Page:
on increasing understanding of CFS/ME, nor reducing the suffering of

patients.

 

12. The MRC CFS/ME Research Advisory Group considers it is appropriate to

explore potential interventions for CFS/ME in the absence of knowledge of

causation or pathogenesis. Randomised controlled trials of adequate size,

using standardised case definitions, eligibility criteria, and baseline and

outcome assessments, could be used to evaluate one or more of the

interventions which have been shown in one or more trials to have a benefit.

Standardisation will allow results to be more widely generalised and

compared between studies.

 

13. Given the present difficulties in identifying priorities for health services

research in CFS/ME, it is not clear whether it is appropriate to make HSR a

priority at this time.

 

14. It is essential that the researcher–funder-lay partnership is nurtured, to ensure

that the best evidence is easily available to all, and to facilitate the growth of

consumer involvement in the design, conduct and dissemination of research -

as a means to enhancing its quality, relevance, and credibility. The MRC

CFS/ME Research Advisory Group considers that there is a key role for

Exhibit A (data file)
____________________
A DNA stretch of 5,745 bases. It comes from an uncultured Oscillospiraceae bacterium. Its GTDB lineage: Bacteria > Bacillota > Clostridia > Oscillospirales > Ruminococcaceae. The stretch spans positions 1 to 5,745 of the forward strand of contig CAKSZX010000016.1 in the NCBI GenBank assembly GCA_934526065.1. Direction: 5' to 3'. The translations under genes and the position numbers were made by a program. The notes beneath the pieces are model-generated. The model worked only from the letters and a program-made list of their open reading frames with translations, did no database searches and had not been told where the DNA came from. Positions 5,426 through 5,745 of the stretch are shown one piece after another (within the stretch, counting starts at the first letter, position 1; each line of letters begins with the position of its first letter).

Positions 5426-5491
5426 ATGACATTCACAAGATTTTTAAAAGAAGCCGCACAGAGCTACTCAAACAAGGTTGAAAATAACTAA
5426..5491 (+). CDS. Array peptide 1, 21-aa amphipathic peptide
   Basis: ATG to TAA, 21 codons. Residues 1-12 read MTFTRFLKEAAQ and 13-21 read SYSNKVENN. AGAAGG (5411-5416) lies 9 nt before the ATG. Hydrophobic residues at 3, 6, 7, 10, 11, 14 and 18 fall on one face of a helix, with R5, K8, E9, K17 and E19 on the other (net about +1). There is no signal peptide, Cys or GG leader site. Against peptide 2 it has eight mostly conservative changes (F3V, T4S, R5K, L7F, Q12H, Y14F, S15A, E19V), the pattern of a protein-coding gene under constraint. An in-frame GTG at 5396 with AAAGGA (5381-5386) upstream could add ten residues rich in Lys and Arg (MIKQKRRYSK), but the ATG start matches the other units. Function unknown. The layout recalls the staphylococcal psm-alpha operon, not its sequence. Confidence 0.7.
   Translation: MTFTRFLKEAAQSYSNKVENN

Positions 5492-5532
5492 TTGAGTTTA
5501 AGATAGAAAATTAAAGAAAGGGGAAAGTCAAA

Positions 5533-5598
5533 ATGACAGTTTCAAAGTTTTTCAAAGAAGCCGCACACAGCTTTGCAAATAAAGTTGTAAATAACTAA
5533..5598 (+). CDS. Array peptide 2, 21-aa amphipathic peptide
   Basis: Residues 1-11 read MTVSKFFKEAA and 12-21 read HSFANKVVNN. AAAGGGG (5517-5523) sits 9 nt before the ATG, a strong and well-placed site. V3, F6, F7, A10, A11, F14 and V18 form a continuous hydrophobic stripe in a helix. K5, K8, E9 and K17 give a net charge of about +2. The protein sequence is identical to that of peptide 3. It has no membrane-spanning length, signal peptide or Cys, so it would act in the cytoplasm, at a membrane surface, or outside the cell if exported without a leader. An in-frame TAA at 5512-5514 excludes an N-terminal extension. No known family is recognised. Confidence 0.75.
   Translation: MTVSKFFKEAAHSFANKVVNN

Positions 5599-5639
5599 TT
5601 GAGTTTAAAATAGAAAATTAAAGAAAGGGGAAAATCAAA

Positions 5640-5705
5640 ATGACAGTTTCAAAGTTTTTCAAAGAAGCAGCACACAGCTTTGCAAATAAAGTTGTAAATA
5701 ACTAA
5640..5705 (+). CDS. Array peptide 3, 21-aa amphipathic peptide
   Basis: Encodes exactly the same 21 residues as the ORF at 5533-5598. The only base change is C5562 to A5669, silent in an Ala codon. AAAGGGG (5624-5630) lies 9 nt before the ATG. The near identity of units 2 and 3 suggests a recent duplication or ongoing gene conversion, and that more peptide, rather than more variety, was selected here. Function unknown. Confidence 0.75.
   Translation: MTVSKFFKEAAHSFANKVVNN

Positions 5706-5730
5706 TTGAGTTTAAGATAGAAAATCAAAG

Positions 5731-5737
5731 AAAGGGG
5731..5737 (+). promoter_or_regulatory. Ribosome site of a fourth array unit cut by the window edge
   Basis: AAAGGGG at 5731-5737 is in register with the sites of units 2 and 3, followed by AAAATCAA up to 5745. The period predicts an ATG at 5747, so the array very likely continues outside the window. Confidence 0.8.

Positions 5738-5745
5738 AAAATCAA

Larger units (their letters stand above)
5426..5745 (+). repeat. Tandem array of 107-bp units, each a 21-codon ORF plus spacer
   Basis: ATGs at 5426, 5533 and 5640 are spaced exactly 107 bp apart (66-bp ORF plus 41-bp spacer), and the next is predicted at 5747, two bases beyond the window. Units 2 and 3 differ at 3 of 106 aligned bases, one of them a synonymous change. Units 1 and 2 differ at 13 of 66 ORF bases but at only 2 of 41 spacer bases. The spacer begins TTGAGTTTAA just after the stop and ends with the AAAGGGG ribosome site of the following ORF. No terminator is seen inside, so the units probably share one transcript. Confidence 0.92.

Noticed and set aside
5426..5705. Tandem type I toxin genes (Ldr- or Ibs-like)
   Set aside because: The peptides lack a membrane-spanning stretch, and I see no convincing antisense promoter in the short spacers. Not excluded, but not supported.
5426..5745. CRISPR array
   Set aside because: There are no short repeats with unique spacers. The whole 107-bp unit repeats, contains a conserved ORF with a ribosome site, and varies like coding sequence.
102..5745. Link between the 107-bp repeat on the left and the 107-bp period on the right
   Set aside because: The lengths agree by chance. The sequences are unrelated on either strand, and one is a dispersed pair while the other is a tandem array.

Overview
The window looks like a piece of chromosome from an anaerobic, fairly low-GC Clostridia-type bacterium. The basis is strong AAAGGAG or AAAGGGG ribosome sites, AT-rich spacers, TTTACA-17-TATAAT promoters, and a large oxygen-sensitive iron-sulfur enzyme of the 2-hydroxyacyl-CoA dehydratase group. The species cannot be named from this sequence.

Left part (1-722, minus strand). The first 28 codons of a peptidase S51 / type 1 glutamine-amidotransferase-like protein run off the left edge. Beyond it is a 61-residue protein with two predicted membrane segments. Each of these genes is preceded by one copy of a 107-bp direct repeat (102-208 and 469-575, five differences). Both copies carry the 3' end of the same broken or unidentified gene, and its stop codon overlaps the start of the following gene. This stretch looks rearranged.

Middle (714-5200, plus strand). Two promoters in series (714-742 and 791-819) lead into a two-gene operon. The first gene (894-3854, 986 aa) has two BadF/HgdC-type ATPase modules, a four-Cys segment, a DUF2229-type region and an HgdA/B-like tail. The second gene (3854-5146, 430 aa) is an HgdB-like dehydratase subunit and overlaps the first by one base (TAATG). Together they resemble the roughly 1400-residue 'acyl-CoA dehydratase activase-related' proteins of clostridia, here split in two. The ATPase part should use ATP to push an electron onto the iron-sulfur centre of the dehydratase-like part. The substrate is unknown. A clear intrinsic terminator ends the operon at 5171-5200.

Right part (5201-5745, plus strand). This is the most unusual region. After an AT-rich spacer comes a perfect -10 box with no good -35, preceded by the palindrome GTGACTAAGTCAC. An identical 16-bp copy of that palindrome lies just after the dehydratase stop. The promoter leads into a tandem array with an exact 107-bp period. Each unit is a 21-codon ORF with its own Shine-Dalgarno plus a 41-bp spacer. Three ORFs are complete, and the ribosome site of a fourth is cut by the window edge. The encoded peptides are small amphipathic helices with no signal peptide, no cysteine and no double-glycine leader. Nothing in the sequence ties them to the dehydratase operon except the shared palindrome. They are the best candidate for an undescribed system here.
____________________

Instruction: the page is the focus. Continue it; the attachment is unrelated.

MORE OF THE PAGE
patient organisations to help attract participants to research, especially the

severely ill, and to help in the dissemination of research results.

 

15. INTRODUCTION

 

16. The Medical Research Council (MRC) CFS/ME Research Advisory Group

fully endorses the conclusions of the Report of the Chief Medical Officer’s

(CMO) Independent Working Group (2002) that CFS/ME is a real, serious and

debilitating condition.

 

17. The MRC CFS/ME Research Advisory Group agrees with the CMO’s

Independent Working Group that research into all aspects of CFS/ME is

needed, and welcomes the opportunity to help advance research into this

illness.

 

18. In considering ways to advance research on CFS/ME, the Group has focused

on a number of strategic themes, which are reflected in the headings used in

the remainder of this document. They correspond with the topics outlined in

the research recommendations of the report of the CMO’s Independent

Working Group.

 

! Research and refinement of case definition

 

! Development of an epidemiological framework

 

! Developing and testing hypotheses about pathophysiology

 

! Design and evaluation of interventions

 

! Health service research

 

! Research capacity and the interface with services

 

! The value of lay participation

 

19. The MRC CFS/ME Research Advisory Group has not presumed to provide a

detailed plan for the science, nor set out a prescriptive portfolio of the many

research projects that might merit support. A strategy is proposed which

reflects the current state of knowledge in CFS/ME, and which aims to provide

a rational framework for advancing the understanding of the illness and its